Past Event! Note: this event has already taken place.
Conference on The European Union, Canada, and the Arctic: International Policy on the Arctic
September 22, 2011 — September 23, 2011
These interviews result from a two-day conference (Sept. 22-23): The European Union, Canada and the Arctic: International Policy on the Arctic, supported by Carleton University’s Centre for European Studies (European Union Centre of Excellence) and the Friedrich Ebert Foundation.
Armand de Mestral, Canada-Europe Transatlantic Dialogue lead researcher, Law Professor at McGill University and former member of the Canadian Law of the Sea delegation, talks about international frustration over Canada’s 2010 unilateral decision to make compulsory the duty to notify Canadian authorities in advance of a ship’s entry into Canadian waters. He argues Canada had no choice but to take this decision, highlighting the lack of solid international standards on Arctic shipping. He also discusses how the European Unions’ eventual position—in favour or against Canada’s decision—could influence the issue.
Cécile Pelaudeix, Research Associate in PACTE, at the Institute of Political Studies in Grenoble, France, talks about the differences between Canadian and EU Arctic policies. She argues Canadian policies are more focused on sovereignty issues, while that is less important for the EU. She also highlights some of the tensions between Canada and the EU as they relate to the Arctic and some policy options for resolving issues.
David Long, Professor at Carleton University’s Norman Paterson School of International Affairs and CETD collaborator, argues theory is important in explaining current Arctic policies. He proposes a counterintuitive reasoning to explain prospects for conflict in the Arctic. He says a realist approach could suggest future conflict over the Arctic. However, he argues that the region may in fact not be significant enough to the international actors to warrant a violent response. He says institutionalists and constructivists find more basis for dispute in the Arctic due to overlapping institutional frameworks. He discusses the possible impact of his conclusions on current Arctic policies.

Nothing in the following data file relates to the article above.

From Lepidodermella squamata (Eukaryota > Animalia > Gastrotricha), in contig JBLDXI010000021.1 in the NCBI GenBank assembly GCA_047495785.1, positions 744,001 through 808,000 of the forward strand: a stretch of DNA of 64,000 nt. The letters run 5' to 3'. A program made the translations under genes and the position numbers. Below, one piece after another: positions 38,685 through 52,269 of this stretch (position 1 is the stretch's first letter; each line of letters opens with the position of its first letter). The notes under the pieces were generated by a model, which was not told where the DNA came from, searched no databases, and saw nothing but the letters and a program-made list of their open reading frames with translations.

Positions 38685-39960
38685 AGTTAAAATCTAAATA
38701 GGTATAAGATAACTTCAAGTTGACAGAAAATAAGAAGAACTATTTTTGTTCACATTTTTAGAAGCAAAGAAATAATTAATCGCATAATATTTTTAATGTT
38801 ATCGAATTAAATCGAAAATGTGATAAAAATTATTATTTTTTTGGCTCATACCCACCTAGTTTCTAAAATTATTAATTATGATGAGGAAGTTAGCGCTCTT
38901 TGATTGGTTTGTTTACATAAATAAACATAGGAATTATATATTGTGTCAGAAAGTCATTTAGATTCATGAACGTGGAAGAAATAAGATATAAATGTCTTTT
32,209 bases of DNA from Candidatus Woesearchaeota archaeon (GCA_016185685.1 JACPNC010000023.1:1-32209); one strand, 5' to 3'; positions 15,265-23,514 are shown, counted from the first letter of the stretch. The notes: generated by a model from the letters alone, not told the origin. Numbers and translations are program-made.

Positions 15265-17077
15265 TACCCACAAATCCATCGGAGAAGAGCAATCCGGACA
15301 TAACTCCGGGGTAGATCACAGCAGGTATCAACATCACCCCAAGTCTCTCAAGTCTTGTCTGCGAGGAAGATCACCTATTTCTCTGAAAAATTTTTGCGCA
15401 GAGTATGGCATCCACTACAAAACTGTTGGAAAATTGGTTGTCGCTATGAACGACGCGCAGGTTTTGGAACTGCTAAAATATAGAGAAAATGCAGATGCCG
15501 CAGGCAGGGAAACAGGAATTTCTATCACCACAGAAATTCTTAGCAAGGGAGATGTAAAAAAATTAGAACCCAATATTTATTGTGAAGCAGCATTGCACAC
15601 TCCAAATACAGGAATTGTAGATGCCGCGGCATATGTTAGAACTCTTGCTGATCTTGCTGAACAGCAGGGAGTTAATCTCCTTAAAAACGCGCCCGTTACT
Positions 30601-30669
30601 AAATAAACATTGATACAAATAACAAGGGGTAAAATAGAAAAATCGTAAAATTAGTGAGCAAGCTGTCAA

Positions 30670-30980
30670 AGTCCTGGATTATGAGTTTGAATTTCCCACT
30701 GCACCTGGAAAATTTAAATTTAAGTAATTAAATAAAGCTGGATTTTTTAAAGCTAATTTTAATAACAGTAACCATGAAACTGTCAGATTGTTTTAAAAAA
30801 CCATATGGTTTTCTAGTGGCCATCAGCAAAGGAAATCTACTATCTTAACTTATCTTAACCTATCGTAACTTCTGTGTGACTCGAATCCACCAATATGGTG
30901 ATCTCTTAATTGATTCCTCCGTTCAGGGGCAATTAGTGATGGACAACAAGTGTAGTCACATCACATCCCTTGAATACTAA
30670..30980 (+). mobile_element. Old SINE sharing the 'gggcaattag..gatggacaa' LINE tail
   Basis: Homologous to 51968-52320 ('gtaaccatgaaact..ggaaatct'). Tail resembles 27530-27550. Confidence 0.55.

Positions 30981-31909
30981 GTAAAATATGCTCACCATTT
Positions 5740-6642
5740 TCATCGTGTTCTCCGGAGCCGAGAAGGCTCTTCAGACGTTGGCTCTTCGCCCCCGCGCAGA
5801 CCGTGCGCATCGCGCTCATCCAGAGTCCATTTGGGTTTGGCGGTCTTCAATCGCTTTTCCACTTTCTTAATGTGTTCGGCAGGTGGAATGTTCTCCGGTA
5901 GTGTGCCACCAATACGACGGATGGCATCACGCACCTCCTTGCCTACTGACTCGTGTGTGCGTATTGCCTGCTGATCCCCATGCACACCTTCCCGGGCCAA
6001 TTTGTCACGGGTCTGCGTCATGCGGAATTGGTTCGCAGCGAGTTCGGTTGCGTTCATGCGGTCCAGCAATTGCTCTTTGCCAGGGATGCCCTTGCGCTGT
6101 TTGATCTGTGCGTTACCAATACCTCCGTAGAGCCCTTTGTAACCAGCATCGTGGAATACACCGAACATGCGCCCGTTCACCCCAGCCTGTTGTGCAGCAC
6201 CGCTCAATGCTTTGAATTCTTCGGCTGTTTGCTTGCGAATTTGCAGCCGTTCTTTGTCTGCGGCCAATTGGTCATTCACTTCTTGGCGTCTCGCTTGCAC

Rob Huebert, Associate Director at the Centre for Military and Strategic Studies and Associate Professor in the Political Science Department at the University of Calgary, discusses the changes to the EU-Canada security relationship in the Arctic. He argues energy security will move the Arctic from an almost non-existent issue to one of central importance. In this context, he touches on current debates (such as NATO’s role in the Arctic and maritime navigation) and the potential for diplomatic disputes over these issues.
Markus Kaim, Head of Research on international security at the German Institute of International and Security Affairs (Stiftung Wissenschaft und Politik), Berlin, talks about Germany’s key areas of interest in the Arctic. He describes how Germany makes use of international organizations to have its voice heard in the Arctic, but argues that overall, the Arctic will have little importance in the future for German foreign policy.
Sandra Cavalieri, Senior Fellow and Coordinator for the Arctic and Transatlantic programs at the Ecologic Institute in Berlin, discusses the importance of environmental protection in the Arctic and how efforts in this area compete with interests of resource exploitation. She stresses the importance of developing common guidelines that will allow states to act in an environmentally friendly way in the Arctic.